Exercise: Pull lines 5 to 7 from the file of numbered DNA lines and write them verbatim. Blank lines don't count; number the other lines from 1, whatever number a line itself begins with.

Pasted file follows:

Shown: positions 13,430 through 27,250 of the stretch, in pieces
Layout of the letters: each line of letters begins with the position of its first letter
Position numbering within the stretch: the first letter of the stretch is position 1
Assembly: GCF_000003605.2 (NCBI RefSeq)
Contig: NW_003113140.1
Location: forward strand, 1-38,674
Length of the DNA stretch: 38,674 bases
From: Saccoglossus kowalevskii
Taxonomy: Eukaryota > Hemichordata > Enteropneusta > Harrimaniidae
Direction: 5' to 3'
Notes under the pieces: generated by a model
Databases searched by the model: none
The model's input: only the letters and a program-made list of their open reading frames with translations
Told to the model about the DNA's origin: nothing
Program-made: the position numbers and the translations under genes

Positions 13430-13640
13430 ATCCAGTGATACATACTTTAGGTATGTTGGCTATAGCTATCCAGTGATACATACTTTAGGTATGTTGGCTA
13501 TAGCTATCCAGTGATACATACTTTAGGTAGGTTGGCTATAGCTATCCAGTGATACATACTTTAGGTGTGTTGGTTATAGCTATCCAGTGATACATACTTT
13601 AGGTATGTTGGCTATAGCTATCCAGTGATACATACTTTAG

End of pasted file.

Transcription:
Contig: NW_003113140.1
Location: forward strand, 1-38,674
Length of the DNA stretch: 38,674 bases